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Chris Martin,  (603) 224-9909
Mike Marchand, (603) 271-3016
Liza Poinier,  (603) 271-3211
October 31, 2008

N.H.'S Peregrine Falcons Have Successful Breeding Season, but a New Concern Emerges for Raptor Health

Skip to chart of productivity since 1981

CONCORD, N.H. -- New Hampshire's peregrine falcon population continued its gradual climb toward full recovery in the state in 2008.  Breeding pairs used natural cliffs, an urban building, and an Interstate highway bridge as places to raise a record-high 27 young this year.  Recognizing the gradual improvement in the status of peregrines, the New Hampshire Fish and Game Department recently downlisted the fast-flying raptor from the endangered to the threatened category on the state's List of Threatened and Endangered Wildlife.  Yet celebration of their recovery has been tempered by new concerns about exposure to flame-retardant chemicals called PBDEs.

Overall, the peregrine breeding population in New Hampshire has increased by 50% over the past decade; in 1998 there were just 12 occupied territories found.  "The numbers we track for peregrines are trending up, but only slowly," said Chris Martin, a New Hampshire Audubon raptor specialist who coordinates the state's peregrine monitoring efforts.  Biologists and volunteer observers affiliated with N.H. Audubon confirmed 18 occupied peregrine falcon breeding territories in the state in 2008, matching a benchmark high set in the previous year.  Seventeen of the 18 territories hosted falcon pairs, with one additional site supporting only a single female bird.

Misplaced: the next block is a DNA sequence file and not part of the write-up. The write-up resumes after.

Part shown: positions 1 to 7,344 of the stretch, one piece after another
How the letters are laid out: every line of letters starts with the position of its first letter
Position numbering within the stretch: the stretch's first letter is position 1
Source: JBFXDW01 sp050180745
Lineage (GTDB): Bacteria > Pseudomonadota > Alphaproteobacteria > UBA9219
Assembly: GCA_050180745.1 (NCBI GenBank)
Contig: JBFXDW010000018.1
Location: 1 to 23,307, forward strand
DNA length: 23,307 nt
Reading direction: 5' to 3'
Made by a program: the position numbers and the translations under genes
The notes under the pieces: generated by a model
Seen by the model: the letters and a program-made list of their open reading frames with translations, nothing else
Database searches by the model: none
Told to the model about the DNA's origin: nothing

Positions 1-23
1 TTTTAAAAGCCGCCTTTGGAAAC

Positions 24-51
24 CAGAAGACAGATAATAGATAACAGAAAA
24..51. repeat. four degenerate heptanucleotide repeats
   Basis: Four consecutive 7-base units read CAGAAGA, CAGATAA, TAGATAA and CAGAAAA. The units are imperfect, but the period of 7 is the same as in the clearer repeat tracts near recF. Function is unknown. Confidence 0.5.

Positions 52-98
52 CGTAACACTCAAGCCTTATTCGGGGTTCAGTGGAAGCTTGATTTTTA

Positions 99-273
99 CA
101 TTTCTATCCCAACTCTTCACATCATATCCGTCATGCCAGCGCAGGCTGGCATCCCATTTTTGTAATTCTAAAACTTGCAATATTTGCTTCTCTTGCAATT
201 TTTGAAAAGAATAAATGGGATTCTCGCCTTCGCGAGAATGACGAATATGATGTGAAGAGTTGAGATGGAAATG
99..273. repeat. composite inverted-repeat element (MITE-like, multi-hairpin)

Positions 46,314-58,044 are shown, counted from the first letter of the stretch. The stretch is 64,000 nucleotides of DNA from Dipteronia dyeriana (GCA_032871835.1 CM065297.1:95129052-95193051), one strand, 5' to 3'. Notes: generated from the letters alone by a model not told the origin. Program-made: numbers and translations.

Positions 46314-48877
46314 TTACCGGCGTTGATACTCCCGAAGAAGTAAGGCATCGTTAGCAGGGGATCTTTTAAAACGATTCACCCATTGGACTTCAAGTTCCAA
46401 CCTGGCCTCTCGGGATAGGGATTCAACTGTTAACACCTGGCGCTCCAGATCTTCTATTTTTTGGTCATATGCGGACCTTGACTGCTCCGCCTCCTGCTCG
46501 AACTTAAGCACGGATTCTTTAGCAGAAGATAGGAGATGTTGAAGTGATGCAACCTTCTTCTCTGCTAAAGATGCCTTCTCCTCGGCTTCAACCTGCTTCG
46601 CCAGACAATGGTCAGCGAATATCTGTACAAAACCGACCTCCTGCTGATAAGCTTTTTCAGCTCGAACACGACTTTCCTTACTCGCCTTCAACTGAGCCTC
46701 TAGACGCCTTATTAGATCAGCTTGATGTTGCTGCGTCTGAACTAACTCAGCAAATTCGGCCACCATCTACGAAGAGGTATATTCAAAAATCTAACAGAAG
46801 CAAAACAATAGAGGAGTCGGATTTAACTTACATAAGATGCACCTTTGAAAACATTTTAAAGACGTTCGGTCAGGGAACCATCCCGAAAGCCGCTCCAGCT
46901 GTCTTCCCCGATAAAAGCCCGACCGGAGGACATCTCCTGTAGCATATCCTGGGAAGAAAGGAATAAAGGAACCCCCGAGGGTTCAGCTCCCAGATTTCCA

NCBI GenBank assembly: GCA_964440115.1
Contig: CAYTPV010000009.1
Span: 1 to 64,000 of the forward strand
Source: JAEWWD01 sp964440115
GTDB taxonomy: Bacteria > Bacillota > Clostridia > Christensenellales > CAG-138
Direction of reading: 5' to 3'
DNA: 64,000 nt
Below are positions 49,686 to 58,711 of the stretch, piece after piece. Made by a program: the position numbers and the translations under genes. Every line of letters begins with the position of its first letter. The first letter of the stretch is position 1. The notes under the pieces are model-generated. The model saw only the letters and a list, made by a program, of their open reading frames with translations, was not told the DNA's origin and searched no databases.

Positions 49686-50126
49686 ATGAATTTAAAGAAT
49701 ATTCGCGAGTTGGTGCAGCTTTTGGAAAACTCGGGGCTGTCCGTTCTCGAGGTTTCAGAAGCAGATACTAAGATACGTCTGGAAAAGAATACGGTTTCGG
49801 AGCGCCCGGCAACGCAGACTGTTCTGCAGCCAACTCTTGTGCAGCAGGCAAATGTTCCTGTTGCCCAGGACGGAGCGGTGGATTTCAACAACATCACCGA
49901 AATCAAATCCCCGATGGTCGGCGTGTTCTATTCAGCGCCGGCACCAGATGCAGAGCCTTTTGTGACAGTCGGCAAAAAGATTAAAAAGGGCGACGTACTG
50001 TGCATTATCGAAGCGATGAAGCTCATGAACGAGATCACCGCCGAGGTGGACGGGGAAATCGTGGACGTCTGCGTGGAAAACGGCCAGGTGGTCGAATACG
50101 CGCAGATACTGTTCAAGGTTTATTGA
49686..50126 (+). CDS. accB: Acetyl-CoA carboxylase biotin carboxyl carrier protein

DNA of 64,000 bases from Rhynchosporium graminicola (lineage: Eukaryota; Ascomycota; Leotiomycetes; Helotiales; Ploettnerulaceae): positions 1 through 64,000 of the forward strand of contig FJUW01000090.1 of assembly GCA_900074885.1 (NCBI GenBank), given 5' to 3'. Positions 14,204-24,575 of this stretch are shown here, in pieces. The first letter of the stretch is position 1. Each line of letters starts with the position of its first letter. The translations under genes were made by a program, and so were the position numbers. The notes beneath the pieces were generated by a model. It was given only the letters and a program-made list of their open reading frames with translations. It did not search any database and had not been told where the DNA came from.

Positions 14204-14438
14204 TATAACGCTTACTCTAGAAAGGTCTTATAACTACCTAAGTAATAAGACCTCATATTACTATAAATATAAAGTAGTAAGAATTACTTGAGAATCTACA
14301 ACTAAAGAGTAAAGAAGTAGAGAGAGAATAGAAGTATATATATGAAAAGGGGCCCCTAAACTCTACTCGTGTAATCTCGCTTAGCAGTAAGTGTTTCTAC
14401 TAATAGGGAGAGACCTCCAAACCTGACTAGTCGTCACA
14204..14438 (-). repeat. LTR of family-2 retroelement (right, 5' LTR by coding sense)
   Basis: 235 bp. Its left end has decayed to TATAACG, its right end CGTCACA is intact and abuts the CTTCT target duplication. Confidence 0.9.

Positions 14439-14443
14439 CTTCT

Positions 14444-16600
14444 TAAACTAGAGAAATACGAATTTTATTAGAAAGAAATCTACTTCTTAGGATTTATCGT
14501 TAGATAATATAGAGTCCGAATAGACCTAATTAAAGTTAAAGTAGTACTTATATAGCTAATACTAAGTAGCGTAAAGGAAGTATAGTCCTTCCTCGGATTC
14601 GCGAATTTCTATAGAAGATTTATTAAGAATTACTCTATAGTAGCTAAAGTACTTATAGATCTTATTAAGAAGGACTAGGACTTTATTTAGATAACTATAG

As the number of breeding pairs has increased, so has the total number of young being produced annually.  Over the most recent 10-year period, from 1999 to 2008, peregrines nesting across the state have produced an average total of 22.5 young per year.  From 1989-1998, pairs produced an average total of 11.2 young per year statewide.  In the 1980s, they produced fewer than three young per year on average.  A grand total of 360 chicks have fledged from New Hampshire peregrine nests since they first began breeding in the state again about 27 years ago.  Juvenile peregrines are considered fledged at six weeks of age, when they first begin to fly to and from the nest. 

Statewide in 2008, 27 young peregrines reached fledging age, equaling a record high set in 2002, but which had not been matched again until this year.  Three out of 16 egg-laying pairs failed to hatch their eggs this year, including one pair in Franconia Notch State Park that unsuccessfully incubated eggs for an astonishing 12 consecutive weeks, far beyond the typical five-week interval.  Biologists were pleasantly surprised to find that every one of the record-high 13 pairs that hatched eggs eventually managed to fledge one or more chicks.  "Seeing 100% success after hatch is unusual, but it certainly results in more young fledged," said Martin.

Management of the state's recovering peregrine falcon population is carried out by N. H. Audubon, working under contract with the New Hampshire Fish and Game Department's Nongame and Endangered Wildlife Program.  Management actions include tracking recreational use at cliffs, posting temporary closures on rock climbing routes when needed, and providing technical advice to natural resource agencies and to the public.  N. H. Audubon also recruits, trains and deploys volunteer observers to document peregrine distribution and productivity, and to band young; these activities are currently supported by private donations.